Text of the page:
Monday, October 1, 2012

Pick of the Brown Bag
September 26, 2012


Ray Tate

Today in the Pick of the Brown Bag it's another zero week with All-Star Western, Aquaman, The Flash, Hawkman, the highly anticipated debut of Talon, Teen Titans and Superman.  I'll also discuss the Big Dog Ink flagship title Critter, and we'll visit the Alpha Quadrant with the TARDIS in Doctor Who/Star Trek as well as Phantom Lady and Doll Man.

"The Game is Afoot"

The fourth issue of Critter was okay, and that's a vast improvement.  The winning independent has been of late piss-poor due to the introduction of cat-themed, celebrity-status hungry super-team Purrfection.  Yuck. 

In this issue, writer Tom Hutchison and artist Fico Ossio at least focus on Critter's want to be an actual hero out to save the day and rescue the innocent.  Critter's roommate Gina also creates a new costume for her that's millions of lumens more brilliant than the nightmare she wore while enduring Purrfection.

On the other hand, Hutchison and Ossio introduce another publicity thirsty group of heroes called the In Crowd: Lasso Lass, Slipstream and Wing Boy.  We've met Slipstream before, and she's the only hero out of the handful that comes off as interesting and genuine.  Hutchison gives her a fascinating power that deserves more exploration; certainly more than the whole American Idol superhero phenomena he's got going as a major plot.  Hopefully, this obsession will end sooner than later.

Phantom Lady and Doll Man picks up where we left off.  Cyrus Bender is a Little Bad in the Big Bad Metropolis-based Bender family.  The family's patriarch killed Jennifer Knight's parents.  So, she's determined to bring them down.  Somebody will have to bring her down first.  

Two things immediately came to mind when witnessing this scene.  Compare the difference between the titillating Irving Klaw like bondage of the old Phantom Lady versus the actual life-threatening bondage experienced by the current Phantom Lady.
Justin Gray and Jimmy Palmiotti employ the bindings for dramatic intent, but I'd be shocked if they weren't aware of the headlights meet rope history of the Phantom Lady.  

The humor underscores the imprisonment and provides relief.  Palmiotti and Gray give the scene an edge, but they don't want it to teeter into hardboiled territory.  They secure it to the realm of the superhero.  It's all in the execution.

Naturally, Phantom Lady doesn't so much as suffer a bean to the head.  Cyrus likes to play with his food, and his friend Warlock thinks he's nuts.  Warlock actually respects the Phantom Lady more when he refers to her as a cobra.  She's not to be trifled with.

Darrell Dane debuted as Doll Man at the end of last issue, but this issue, he enters in costume and rocket pack.  It's no real spoiler to say that Doll Man rescues Phantom Lady and takes her away to give her the tools to bring down Bender.  

What follows in the book is an overview of Jen's powers, training and her limits.  However, Palmiotti and Gray preclude the potential blandness of these scenes with dialogue tailored to the characters and an overall light touch.  It doesn't hurt that the scenes are so vividly illustrated by Cat Staggs, Tom Derenick and Jason Wright.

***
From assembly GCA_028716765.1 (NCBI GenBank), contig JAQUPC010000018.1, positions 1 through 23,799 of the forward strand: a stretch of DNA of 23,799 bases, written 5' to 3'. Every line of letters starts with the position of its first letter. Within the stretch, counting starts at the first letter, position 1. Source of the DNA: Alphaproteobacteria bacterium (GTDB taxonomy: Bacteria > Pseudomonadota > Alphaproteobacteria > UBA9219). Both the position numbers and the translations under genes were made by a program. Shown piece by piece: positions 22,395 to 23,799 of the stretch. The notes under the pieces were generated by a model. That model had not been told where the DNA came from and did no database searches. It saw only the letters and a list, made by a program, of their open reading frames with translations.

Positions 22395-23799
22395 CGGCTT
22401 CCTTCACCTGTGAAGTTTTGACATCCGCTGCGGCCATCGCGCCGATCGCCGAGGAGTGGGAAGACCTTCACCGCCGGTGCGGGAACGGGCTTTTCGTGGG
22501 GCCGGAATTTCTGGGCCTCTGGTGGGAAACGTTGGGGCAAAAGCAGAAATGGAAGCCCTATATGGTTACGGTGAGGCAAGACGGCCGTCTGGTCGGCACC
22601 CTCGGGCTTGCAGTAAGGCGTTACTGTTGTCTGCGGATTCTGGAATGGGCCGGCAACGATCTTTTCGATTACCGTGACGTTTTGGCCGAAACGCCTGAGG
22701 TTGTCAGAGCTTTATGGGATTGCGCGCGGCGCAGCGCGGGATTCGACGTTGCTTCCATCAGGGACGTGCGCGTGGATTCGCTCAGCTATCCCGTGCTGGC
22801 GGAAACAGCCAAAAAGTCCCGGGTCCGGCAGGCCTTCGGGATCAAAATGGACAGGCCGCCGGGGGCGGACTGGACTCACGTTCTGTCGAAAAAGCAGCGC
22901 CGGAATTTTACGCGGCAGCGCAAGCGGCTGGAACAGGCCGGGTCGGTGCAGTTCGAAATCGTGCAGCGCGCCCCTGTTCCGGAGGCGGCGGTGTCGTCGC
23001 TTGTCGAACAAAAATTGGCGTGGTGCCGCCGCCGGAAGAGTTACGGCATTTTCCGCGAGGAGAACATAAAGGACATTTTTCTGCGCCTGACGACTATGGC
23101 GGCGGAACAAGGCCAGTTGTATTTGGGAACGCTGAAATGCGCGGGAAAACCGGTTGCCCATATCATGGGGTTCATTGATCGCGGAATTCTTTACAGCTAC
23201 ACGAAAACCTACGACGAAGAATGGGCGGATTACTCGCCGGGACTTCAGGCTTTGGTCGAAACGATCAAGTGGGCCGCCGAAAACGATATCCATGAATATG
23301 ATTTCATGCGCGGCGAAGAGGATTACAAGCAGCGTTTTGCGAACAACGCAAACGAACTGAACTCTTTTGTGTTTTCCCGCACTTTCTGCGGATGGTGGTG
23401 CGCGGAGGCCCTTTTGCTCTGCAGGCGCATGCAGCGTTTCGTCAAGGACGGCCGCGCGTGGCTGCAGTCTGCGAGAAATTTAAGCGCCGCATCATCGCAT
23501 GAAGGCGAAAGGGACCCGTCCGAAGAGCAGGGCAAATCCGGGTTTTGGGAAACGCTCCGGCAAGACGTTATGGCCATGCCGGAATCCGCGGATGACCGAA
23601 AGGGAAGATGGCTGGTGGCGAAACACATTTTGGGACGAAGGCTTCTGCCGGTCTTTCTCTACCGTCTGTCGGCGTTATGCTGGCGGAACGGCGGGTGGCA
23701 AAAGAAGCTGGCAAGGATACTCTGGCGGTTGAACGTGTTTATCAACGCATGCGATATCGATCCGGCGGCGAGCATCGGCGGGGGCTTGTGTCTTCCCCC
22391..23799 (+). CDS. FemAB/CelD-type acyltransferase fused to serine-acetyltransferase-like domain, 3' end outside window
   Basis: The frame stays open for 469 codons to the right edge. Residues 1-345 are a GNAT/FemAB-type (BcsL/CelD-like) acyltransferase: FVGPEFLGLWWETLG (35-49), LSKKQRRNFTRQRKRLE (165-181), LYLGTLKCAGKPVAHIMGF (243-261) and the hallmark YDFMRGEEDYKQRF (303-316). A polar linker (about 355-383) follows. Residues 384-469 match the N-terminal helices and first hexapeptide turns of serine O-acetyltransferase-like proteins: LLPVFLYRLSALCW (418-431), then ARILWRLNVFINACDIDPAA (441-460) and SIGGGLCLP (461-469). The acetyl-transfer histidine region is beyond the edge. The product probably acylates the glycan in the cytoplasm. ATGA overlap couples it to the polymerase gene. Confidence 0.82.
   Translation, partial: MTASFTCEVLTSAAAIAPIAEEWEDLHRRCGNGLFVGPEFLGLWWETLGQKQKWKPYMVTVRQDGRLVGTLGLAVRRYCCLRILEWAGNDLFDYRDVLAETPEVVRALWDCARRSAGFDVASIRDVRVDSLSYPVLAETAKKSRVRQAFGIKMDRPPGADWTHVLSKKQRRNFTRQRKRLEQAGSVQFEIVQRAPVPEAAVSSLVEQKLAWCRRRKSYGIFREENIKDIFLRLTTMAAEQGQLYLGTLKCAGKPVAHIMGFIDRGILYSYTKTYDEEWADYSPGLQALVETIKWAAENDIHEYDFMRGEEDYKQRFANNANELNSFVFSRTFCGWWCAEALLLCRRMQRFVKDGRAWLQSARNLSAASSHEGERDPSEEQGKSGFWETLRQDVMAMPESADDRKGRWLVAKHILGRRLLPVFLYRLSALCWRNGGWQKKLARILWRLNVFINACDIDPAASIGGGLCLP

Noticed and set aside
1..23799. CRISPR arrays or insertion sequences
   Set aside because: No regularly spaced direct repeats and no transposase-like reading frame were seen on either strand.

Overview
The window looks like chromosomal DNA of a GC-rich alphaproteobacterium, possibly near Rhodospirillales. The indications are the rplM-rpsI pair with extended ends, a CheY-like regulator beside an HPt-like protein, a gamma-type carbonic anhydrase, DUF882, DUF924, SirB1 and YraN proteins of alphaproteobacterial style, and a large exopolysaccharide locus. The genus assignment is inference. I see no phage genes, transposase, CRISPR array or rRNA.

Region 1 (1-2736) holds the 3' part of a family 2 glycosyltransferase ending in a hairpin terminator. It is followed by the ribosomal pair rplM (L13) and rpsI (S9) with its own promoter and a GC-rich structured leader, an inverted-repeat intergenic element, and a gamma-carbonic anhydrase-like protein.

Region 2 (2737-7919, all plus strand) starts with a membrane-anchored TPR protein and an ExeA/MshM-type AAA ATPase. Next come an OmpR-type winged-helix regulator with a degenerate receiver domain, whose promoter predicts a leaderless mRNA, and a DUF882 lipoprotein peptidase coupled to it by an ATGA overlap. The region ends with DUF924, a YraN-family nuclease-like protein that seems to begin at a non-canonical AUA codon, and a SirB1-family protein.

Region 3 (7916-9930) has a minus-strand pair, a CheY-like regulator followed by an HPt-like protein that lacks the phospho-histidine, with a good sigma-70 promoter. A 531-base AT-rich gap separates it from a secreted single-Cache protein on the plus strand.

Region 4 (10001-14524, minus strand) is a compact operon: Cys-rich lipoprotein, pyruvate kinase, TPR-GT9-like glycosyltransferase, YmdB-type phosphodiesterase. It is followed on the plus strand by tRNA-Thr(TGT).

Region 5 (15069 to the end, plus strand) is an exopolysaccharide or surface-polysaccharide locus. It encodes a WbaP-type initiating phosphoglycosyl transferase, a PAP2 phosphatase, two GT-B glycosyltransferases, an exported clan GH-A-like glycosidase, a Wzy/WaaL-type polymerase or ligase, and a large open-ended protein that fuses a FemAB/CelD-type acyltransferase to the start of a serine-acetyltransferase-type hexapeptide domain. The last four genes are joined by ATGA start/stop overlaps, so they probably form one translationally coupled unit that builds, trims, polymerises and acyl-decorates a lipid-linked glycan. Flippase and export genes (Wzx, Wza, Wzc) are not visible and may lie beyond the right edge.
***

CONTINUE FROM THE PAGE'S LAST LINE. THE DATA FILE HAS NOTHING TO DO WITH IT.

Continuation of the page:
Gray's and Palmiotti's All-Star Western pretty much sticks to the old history of Jonah Hex but with deft Moritat artwork rather Ernie Chua mastery.  Palmiotti and Gray preserve Hex's Native American connections, the means by which Hex was scarred as well as his alcoholic father, but the duo also add the idea that Hex's father was once a decent man before he hit the bottle.  Woodson Hex's protection of his newborn son and wife from a Sheriff's corrupt posse exhibits remarkable heroism and ferocity, both traits prevalent in his son.  

Hex's father fills with hate as he quenches his addiction, but Hex's mother isn't exactly pristine either.  Her flaw lies in her weakness.  She could have taken Hex with her when she left his father.  She could have convinced the man she had taken up with to allow her son passage at least out of the hell he will endure.  She did not.

The writers offset the tragic past of Jonah Hex with an almost cheerful denouement.  Hex persevered and won.  He's a successful bounty hunter.  He bonded with allies like Nighthawk and Cinnamon.  He even crosses with women, old paramour Tullulah Black being his most recent bedmate. The actions of Hex's most recent past--risking his life in an inferno to save innocent strangers--indicate that he still can represent the best of humanity.  Frankly, given how life continuously kicked him in the ribs, Hex comes off as even more admirable.

In an amalgamated future, The Doctor wants Jean-Luc Picard and the crew of the starship Enterprise to parlay with the Borg to defeat the Cybermen.  Jean-Luc refuses, instead taking the tactical option of bugging out and letting the cyborg races fight to the death like pantomime horses.

That sounded like a good plan, but in Doctor Who the plan that seems the most rational is flawed.  You don't attack Sontarans with bullets.  Even-though the potato-heads can be shot, they developed a contingency for defeating ordinary ammunition.  You can't let the Cybermen and the Borg fight because in the end, it's not an even match.

Amy Pond's courage and honesty, her faith in the Doctor sway Jean-Luc to entertain the Doctor's words and deeds, and in these scenes the creative team of Tiptons, Purcell and Woodward capture the charisma and lilt of Karen Gillan.  

With Amy's encouragement, The Doctor decides to lay his cards out on the table and take Jean-Luc on a tour of the future being rewritten.  He did something similar with Sarah Jane Smith in the episode "Pyramid of Mars," but not on such a grand scale.

All of these factors make Doctor Who/Star Trek a solid chapter in "Assimilation," but it's the flow of the Doctor's words which mirror the delivery of Matt Smith and his final Doctorish proclamation that make Doctor Who/Star Trek a jaw dropper.

Rob Liefield and Mark Poulton advance Thanagarian technology and culture.  Good.  They follow the pattern set by Justice League to introduce the Thanagarians as an actual winged race.  Even better.  They bring back Shayera.  Excellent.  They dump the reincarnation angle.  Fantastic!


This bloated, convoluted Savage Hawkman benefits from an astonishing interlocking tapestry of artwork characterizing plausible alien lifetimes, an extraterrestrial royal court and strange things that wheel in the sky, to paraphrase the Doctor.  

Illustrators Joe Bennett, Art Thibert and Guy Major should justifiably feel proud.  The art's so good that it would almost vindicate an oversize, hardback reprinting of the zero issue.  Almost.  Because Poulton and Liefield should be hanging their heads in shame.